The name of Colorado’s governor-elect is not new to these pages. A quick search through Intermountain Jewish News archives brings up articles about Jared Polis going back to 2004.
That first article was about Polis’ parents and their stationary company, Blue Mountain, and its website, which “Jared Polis, the couple’s eldest son and then a junior at Princeton, designed.”
Fast forward 14 years and Jared Polis’ internet savvy has become a thing of legend. The entrepreneur made his fortune — and at an estimated $400 million it is a substantial one — in the early days of the internet, back when it was still spelled with a capital “I,” when the word “website” had a capital “W” and on-line was hyphenated.
Then he moved on, to philanthropy and public service.
In 2000 he founded the Jared Polis Foundation and was elected to the Colorado State Board of Education. Indeed, the focus on education and technology informed his philanthropy. A 2005 L’Chaim© article reported on Polis donating thousands of computers to schools. He also founded and served as superintendent of a charter school, New America School, which educates new immigrant students in the Denver area.
In 2008, Polis was elected to the US Congress, representing Colorado’s Second District, which includes his hometown. Polis brought his tech knowledge to his new role, delving deeply into internet-related legislation, including net neutrality, freedom of information and intellectual property.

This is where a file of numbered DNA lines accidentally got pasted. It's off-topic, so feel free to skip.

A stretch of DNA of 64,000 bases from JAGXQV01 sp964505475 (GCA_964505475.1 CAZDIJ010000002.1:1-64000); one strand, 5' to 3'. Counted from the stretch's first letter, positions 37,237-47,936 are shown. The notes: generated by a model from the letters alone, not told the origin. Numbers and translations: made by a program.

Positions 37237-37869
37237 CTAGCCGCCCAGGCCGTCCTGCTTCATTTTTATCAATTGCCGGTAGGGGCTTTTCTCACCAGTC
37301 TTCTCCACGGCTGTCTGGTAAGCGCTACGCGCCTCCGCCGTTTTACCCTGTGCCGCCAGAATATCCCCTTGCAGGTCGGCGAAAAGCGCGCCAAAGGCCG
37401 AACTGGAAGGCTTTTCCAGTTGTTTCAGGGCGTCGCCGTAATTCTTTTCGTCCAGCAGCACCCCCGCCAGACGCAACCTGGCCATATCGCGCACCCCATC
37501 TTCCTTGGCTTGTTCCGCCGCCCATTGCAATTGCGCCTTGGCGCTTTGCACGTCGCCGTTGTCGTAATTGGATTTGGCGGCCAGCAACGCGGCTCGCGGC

He also engaged in foreign relations, which an interview with the IJN prior to his election hinted at. Speaking in 2008, when Mahmoud Ahmadinejad was Iran’s president, Polis spoke of the importance of deterring Iran from developing nuclear weapons, as well as the importance of the US-Israel relationship.
Both of these were revisited during Polis’ next meeting with the IJN, in 2015.
On Nov. 6, 2018, Polis was elected governor of the State of Colorado, making him the first Jewish person to hold Colorado’s highest elected office.
In a post-election phone interview, the IJN had the opportunity to ask Polis several questions, from how it feels being Colorado’s first Jewish governor to the current status of the US-Israel relationship.
Q: What does it mean to you to be the first Jewish governor of Colorado, and do you think it’s significant?
I think it’s exciting to know that in our state we can elect somebody of the Jewish faith to be governor. The Jewish values that are instilled in me play a big role. Not only in my worldview but also the reasons that I’m seeking office.
As a great-grandchild of immigrants from the Ukraine and Russia and Poland, I’ve always advocated for Colorado being an inclusive state that welcomes immigrants and refugees, promotes civil rights and celebrates people of all faiths and no faith here in our state.
I’m excited in a day and age where anti-Semitism is on the rise we can provide a more inclusive force in Colorado.